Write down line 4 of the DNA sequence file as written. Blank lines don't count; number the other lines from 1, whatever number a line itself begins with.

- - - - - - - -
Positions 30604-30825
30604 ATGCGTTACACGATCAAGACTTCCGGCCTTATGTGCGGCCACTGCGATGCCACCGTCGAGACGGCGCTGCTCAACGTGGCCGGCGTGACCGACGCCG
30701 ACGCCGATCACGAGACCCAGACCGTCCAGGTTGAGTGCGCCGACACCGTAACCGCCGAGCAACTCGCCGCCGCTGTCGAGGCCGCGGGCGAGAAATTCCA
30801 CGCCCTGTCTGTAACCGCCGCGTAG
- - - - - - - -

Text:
30801 CGCCCTGTCTGTAACCGCCGCGTAG